Written by: Christopher Long
Primary Source : Long View Blog, July 1, 2015
Old illustration of Linton Hall at Michigan State University
As I begin my tenure as Dean of the College of Arts and Letters at Michigan State University I find myself thinking of these lines adapted from Deuteronomy 6:10-12 by Peter Raible:
“We build on foundations we did not lay. We warm ourselves at fires we did not light. We sit in the shade of trees we did not plant. We drink from wells we did not dig. We profit from persons we did not know.”
The passage resonates with me now as I take up residence in the Dean’s office on the third floor of Linton Hall, a space that was itself for many years the Office of the President, first of Michigan State College, and then, under the leadership of John Hannah, of Michigan State University.
Linton Hall is the oldest academic building on campus. It sits at the edge of the original “oak opening” that was chosen in 1855 as the site for the Michigan State Agricultural College.1 The office itself looks out over the “sacred space” around which Michigan State University has grown and flourished.2 Indeed much of that growth was planned and executed by John Hannah within the walls of what is now the Dean’s office.
What it means to inhabit this office, John Hannah’s office, at the edge of the original oak opening around which Michigan State was founded is something I have been considering since I accepted the position of Dean of the College of Arts and Letters.
That it is now the Office of the Dean of Arts and Letters is perhaps appropriate, for it is the site from which the Michigan State University bodied forth during the middle part of the 20th century when John Hannah put the liberal arts at the center of its educational mission:
The concept of a great university as distinguished from a technical and professional school invariably emphasizes leadership in the realm of the cultural and humanistic… Michigan State was founded in the new scientific tradition, and has made a name for itself in that area of intellectual activity. But it has always placed a strong emphasis upon the liberal arts in general education.3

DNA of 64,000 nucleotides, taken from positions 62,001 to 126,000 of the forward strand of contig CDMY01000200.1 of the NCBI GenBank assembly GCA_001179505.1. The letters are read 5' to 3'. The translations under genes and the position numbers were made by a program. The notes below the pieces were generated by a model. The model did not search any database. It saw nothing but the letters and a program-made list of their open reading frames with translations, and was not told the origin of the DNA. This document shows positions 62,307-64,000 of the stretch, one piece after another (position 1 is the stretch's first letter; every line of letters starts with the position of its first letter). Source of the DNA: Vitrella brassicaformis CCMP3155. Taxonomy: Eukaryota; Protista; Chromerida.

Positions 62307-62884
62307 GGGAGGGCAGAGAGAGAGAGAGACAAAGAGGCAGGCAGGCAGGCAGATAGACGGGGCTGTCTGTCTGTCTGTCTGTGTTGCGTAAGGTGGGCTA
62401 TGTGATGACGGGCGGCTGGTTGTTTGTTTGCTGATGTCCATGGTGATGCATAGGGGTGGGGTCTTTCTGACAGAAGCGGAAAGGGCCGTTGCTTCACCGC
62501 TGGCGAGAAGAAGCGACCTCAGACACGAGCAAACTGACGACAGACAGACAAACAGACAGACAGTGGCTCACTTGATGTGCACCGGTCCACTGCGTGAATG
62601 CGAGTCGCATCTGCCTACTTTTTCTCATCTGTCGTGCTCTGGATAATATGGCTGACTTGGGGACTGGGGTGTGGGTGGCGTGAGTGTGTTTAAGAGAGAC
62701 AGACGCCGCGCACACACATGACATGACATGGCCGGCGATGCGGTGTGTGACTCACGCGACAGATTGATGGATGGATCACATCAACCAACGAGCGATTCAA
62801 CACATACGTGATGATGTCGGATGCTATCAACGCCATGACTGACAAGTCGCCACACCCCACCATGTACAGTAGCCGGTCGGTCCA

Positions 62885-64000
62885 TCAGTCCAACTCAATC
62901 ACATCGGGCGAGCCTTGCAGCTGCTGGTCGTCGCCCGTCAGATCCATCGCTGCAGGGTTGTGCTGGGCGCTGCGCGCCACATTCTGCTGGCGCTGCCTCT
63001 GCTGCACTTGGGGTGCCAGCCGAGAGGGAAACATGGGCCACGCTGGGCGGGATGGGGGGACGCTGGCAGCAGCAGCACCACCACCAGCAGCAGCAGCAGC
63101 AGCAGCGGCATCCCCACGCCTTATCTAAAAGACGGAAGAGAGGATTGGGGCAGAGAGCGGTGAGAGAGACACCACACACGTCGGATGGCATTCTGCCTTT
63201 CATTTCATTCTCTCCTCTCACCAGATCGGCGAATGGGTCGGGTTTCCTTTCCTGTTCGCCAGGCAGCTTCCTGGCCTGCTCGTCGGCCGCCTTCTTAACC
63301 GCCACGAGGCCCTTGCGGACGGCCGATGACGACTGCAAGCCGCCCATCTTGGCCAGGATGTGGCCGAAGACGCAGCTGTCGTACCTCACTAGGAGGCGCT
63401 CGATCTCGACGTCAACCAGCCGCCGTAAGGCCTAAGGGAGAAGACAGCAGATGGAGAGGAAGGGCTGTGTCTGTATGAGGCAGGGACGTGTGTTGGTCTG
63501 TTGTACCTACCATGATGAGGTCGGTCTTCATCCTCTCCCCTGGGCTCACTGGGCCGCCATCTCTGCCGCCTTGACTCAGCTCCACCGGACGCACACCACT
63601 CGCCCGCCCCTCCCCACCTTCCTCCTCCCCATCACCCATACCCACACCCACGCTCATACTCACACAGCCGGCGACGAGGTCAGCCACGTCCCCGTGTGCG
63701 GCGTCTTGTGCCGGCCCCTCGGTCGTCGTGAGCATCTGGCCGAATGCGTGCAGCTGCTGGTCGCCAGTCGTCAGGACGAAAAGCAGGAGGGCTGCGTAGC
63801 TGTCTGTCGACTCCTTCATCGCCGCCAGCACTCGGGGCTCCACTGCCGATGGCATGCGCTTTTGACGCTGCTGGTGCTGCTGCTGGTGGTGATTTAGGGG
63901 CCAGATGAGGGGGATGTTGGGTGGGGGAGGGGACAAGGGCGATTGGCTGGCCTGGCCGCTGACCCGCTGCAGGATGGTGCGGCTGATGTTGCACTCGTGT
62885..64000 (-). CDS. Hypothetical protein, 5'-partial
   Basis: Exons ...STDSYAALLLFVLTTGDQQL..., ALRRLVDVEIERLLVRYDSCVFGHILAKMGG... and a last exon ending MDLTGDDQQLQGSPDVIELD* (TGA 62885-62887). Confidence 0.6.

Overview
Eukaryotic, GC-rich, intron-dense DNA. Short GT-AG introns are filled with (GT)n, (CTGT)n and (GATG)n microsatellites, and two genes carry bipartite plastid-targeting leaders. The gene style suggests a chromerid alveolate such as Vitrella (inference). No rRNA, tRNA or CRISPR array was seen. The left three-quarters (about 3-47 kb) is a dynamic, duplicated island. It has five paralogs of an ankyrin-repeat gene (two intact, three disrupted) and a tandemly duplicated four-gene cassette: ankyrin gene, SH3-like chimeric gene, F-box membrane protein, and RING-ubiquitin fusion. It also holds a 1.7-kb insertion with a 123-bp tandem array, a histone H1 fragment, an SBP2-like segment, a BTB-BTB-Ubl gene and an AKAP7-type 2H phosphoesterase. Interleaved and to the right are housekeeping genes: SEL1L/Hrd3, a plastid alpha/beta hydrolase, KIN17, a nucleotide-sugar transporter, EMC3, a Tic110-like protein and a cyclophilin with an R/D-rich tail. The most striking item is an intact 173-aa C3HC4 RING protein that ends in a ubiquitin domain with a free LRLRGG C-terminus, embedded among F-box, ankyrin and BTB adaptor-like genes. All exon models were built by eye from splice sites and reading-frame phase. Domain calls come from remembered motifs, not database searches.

It was not until Floyd Reeves, an educator from the University of Chicago, arrived at Michigan State College to create the Basic College in 1944 that a well-rounded liberal arts curriculum was established and MSC began to grow into the research university it is today.4 The Basic College’s general education curriculum and the increasing emphasis on humanistic and artistic education helped to transform what had been a local agricultural college into Michigan State University.
If “we build upon foundations we did not lay,” it is important to keep in mind that those foundations were themselves laid upon a strong and sustained commitment to the arts and humanities.
As I move into John Hannah’s office, I feel the weight and power of that commitment; and as I begin as Dean of the College of Arts and Letters, I hope we will draw deeply upon it as we continue the important work that has been handed down to us to deepen our understanding of the world we share and to enrich the lives of those we encounter.
1. Stanford, Linda O., and C. Kurt Dewhurst. MSU Campus—Buildings, Places, Spaces: Architecture and the Campus Park of Michigan State University. Limited Edition edition. East Lansing: Michigan State University Press, 2002, 7.
2. O.C. Simonds, landscape gardener (1857-1931) established the oak opening as a sacred space: “I should regard on the ground included within the area marked as a sacred space from which all buildings must forever be excluded. This area contains beautifully rolling land, was a pleasing arrangement of groups of trees, many of which have developed into fine specimens. This area is, I am sure, the feature of the college which is most pleasantly and affectionately remembered by the students after they leave their Alma Mater, and I doubt if any of the instruction given has a greater effect upon their lives.” Ibid., 14.
3. Thomas, David A. Michigan State College: John Hannah and the Creation of a World University, 1926-1969. First edition. East Lansing, MI: Michigan State University Press, 2008, 145.
4. Ibid., 88-91.
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